Popular media personality and model, Toke Makinwa, says she would have stayed and compromised in her marriage with her estranged husband, Maje Ayida if they had a child together.
She got married to fitness entrepreneur, Maje Ayida in 2014, but the marriage was dissolved in 2017.
Speaking during the latest episode of her podcast, TokeMoments, with guest Nollywood actress Iyabo Ojo, Makinwa stated that she would have become ‘one of the women’ who stayed in marriage for their children.
Her words: “Sometimes I feel a lot of women stay in unhealthy marriages for the children. For the longest, you hear so many women say things like, ‘the marriage is done but I only stay for my kids.’
“And I’m going to be honest here, if I have had a kid while I was married, I may have been one of those women. Because I also had the trauma of losing both parents at the age of 8. I was adopted, I have a great life which I’m thankful for but there were times that I wondered what life could have possibly been like if that didn’t happened.
“So, for the sake of my children, I may have had to compromise just because I wanted them to have mum and dad. I may have been one of these women. So, I’m not even judging anyone right here.”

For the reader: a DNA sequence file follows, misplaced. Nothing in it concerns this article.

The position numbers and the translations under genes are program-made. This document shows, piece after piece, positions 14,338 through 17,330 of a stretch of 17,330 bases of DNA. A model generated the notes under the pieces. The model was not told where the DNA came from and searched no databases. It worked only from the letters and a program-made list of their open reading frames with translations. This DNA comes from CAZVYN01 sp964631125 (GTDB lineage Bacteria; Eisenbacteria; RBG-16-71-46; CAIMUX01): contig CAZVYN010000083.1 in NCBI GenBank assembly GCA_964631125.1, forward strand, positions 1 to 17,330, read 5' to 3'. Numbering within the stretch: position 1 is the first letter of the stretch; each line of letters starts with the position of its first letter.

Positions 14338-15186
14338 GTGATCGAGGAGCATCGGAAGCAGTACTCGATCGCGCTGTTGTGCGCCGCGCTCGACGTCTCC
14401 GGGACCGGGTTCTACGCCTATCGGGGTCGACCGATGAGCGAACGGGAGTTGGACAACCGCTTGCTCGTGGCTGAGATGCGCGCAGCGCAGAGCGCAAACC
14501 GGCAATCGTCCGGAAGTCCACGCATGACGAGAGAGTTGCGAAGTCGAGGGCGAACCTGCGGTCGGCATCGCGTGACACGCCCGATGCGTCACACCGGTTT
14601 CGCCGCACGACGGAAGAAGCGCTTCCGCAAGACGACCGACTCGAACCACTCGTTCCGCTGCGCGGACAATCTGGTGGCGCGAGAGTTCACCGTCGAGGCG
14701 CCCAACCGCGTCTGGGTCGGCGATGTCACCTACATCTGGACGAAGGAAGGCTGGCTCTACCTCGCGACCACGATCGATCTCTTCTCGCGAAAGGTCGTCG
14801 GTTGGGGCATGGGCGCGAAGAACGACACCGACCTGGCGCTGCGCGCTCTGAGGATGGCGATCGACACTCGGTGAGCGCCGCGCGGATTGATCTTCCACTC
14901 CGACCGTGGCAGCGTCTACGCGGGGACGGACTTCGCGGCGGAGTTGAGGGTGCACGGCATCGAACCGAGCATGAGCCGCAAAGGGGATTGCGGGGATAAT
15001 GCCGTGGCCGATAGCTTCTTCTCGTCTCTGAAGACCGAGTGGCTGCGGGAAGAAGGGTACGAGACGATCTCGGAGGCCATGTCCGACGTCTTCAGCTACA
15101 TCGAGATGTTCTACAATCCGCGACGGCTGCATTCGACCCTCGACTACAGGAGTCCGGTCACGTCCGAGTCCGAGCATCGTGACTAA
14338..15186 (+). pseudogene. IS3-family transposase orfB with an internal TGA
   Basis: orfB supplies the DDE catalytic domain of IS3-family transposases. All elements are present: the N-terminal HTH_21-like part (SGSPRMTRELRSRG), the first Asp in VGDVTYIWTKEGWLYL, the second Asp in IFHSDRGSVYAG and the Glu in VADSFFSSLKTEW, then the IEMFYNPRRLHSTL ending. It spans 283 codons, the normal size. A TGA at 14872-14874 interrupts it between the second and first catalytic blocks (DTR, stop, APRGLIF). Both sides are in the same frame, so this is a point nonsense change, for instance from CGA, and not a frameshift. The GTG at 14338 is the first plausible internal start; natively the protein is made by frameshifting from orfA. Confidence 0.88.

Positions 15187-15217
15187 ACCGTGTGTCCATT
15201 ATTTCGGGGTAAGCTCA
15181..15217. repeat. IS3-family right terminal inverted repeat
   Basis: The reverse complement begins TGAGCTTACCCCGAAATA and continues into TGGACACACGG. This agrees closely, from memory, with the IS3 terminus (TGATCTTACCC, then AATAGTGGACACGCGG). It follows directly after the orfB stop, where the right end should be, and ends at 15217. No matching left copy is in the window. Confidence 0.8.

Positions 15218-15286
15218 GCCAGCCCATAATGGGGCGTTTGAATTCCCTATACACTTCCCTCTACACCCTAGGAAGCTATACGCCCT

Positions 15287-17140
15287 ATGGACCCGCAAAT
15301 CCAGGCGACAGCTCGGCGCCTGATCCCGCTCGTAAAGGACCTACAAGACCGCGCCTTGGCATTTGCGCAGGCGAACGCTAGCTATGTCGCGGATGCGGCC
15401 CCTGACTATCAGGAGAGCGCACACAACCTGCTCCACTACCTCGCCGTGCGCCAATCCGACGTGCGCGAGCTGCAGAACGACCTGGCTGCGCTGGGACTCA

In her reaction, Ojo said she has a better understanding of life now and would have stayed in her marriage.
She said, “I was young at the time. If I was at this age, a lot of the decisions I took I probably would not have taken. Because now I’m wiser and have a better understanding of life.
“Now, I am more exposed and enlightened. But then I was coming from a place where I was already damaged as a child. You know when you come from a very wealthy home but you’ve to still raise yourself? Things like that.
“I didn’t grow up knowing my mum and dad. I was living with my dad, my grandmother, and his brothers. My grandmother was my mum to me. My dad was not like a dad; he was like a brother and friend. He was like an uncle because he enjoyed life too much and really didn’t have time to pay attention to me.
“Growing up in that kind of situation where I didn’t even know what they called ‘mummy’, I didn’t know I had a mother; I only knew my mum when I was about seven. My parents were never married; they just had my brother and me together” (sic).